Following the withdrawal of the United States from the Joint Comprehensive Plan of Action (JCPoA) and the re-imposition of comprehensive US sanctions, the Iranian leadership announced in May 2019 that it would gradually withdraw from its obligations under the agreement. Iran has enriched larger quantities of uranium, increased the enrichment level, stepped up the development of advanced centrifuges and re-started uranium enrichment at the Fordow subterranean facility. Iran has increasingly called the object and purpose of the JCPoA into question with its actions.
The other remaining JCPoA participants, particularly the E3 (Germany, France and the UK), have attempted to persuade Iran to fully comply with its obligations once again at many meetings and talks – without success to date. Back in November 2019, the E3 Foreign Ministers therefore officially announced that they were prepared to use all mechanisms envisaged in the agreement in order to preserve it – including the Dispute Resolution Mechanism set out in Article 36 of the JCPoA.
Following Iran’s announcement in January 2020 that it intended to abandon the final remaining major restrictions to the uranium enrichment, the E3 decided, after intensive discussions, to trigger the Dispute Resolution Mechanism provided for in the agreement. Foreign Minister Maas emphasised that this step was not easy for the E3:
We could no longer leave the increasing Iranian violations of the nuclear agreement unanswered. Our goal is clear: we want to preserve the agreement and reach a diplomatic solution within its framework. We will tackle this together with all partners to the deal.
What is the Dispute Resolution Mechanism and how does it work?
Article 36 of the JCPoA states that, in the event of conflicts between the participants, for example in the case of suspected non‑compliance with the obligations under the JCPoA, what is known as a Dispute Resolution Mechanism may be triggered. In this instance, all JCPoA participants would endeavour to achieve a resolution to the conflict in intensive consultations for an initial period of 15 days at the level of senior officials, and then for a further 15 days at ministerial level. If those involved agree by consensus that longer consultations are required, then this period may be extended. Moreover, there is also the option to refer the complaint to the Advisory Board, which is a panel of external experts. It is therefore not possible to tell in advance how long a procedure will take as this depends on how events actually pan out.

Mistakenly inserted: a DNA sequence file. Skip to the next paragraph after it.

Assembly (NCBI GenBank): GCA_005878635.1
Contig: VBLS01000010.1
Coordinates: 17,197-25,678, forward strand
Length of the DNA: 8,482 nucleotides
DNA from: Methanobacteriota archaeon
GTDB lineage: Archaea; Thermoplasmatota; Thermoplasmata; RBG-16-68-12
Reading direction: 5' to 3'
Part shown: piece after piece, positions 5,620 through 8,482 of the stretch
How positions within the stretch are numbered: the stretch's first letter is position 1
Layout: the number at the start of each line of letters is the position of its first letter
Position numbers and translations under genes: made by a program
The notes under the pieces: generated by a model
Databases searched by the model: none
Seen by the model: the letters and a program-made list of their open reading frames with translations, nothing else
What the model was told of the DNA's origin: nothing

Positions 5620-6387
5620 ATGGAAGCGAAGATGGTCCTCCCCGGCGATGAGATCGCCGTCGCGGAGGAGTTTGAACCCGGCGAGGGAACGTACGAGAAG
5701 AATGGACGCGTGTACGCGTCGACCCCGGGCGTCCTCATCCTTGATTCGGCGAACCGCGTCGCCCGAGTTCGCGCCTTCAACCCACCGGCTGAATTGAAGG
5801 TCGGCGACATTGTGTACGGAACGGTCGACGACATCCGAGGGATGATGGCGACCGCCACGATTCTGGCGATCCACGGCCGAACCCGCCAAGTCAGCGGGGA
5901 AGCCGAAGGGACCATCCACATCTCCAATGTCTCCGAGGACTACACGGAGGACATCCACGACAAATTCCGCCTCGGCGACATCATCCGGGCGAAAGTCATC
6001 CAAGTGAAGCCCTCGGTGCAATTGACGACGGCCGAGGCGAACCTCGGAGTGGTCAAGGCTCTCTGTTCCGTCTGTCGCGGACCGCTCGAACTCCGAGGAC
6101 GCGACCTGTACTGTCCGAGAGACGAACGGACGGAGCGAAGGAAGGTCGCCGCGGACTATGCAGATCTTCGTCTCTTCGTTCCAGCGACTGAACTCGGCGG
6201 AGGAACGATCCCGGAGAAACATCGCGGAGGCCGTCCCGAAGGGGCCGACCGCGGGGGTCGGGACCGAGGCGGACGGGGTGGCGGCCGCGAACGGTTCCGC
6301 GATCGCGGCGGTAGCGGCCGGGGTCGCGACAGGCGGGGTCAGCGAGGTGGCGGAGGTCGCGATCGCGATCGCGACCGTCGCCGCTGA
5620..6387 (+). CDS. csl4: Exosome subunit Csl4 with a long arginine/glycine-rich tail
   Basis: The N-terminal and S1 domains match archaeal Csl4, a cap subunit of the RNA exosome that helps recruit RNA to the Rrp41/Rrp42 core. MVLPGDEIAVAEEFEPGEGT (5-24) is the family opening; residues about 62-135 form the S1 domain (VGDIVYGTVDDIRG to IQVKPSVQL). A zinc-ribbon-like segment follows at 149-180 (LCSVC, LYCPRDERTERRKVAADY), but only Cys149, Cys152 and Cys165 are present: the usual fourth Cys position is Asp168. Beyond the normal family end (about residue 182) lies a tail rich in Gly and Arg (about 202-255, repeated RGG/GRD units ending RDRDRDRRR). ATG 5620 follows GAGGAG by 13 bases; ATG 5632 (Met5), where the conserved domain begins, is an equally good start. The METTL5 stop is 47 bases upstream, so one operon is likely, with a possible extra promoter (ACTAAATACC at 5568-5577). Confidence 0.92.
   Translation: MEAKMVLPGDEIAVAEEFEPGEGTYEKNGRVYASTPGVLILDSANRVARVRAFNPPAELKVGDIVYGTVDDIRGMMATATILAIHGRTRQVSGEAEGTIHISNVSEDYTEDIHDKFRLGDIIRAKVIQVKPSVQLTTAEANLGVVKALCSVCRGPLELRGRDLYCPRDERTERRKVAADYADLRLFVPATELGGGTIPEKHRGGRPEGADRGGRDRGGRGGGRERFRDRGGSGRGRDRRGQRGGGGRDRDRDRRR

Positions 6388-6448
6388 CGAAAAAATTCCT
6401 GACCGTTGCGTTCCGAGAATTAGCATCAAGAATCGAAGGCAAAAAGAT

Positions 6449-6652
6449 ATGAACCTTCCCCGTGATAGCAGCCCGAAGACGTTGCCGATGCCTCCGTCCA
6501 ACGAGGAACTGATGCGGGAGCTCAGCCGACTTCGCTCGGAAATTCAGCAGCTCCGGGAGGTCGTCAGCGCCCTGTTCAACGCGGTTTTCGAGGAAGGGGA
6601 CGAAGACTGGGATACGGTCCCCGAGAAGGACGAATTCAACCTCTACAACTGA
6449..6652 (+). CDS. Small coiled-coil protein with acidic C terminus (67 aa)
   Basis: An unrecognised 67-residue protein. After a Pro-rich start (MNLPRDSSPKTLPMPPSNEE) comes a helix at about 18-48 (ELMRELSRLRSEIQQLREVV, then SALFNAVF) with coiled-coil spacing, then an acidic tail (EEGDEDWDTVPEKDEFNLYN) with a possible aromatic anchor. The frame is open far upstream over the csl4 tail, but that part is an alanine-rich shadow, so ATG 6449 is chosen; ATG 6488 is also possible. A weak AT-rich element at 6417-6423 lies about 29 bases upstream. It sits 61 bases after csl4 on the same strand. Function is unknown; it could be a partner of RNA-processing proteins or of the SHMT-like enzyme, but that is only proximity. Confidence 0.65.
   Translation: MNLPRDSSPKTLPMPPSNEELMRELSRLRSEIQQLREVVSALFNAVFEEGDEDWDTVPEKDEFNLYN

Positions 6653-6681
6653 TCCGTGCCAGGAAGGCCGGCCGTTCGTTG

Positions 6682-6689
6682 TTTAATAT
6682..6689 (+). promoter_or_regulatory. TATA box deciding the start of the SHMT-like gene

If no solution to the satisfaction of the participants can be found in the course of the Dispute Resolution Mechanism and one of the complaining participants considers the issue to constitute significant non‑performance, then that participant could treat the unresolved issue as grounds to cease performing its commitments under the JCPoA in whole or in part or refer the dispute to the UN Security Council.
Only a referral to the Security Council could trigger what is known as the “snap-back” mechanism. After the expiry of a 30‑day period, the old comprehensive sanctions against Iran, which were suspended on the basis of the JCPoA and Resolution 2231 (2015), would then be re‑imposed, unless the Security Council decides otherwise.
Are the end of the JCPoA and the re-imposition of sanctions imminent?
The Dispute Resolution Mechanism provided for in the JCPoA is not the same thing as the snapback mechanism in the Security Council.
The E3 want to use the Dispute Resolution Mechanism to preserve the JCPoA and to ensure its full implementation. They want, working together with China and Russia, to work out viable solutions with Iran. In a joint statement, the E3 Foreign Ministers reiterated the great importance that the E3 attach to the JCPoA and its preservation:
France, Germany and the United Kingdom once again express our commitment to the JCPoA and our determination to work with all participants to preserve it. We remain convinced that this landmark multilateral international agreement and its non‑proliferation benefits enhance our shared security interests and strengthen the rules-based international order.
We, the Foreign Ministers of France, Germany and the United Kingdom, share fundamental common security interests, along with our European partners. One of them is upholding the nuclear…
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In signing the Vienna agreement of 14 July 2015, the E3/EU+3 countries and Iran reached consensus on a long‑term settlement of the nuclear dispute, following more than 12 years of contention.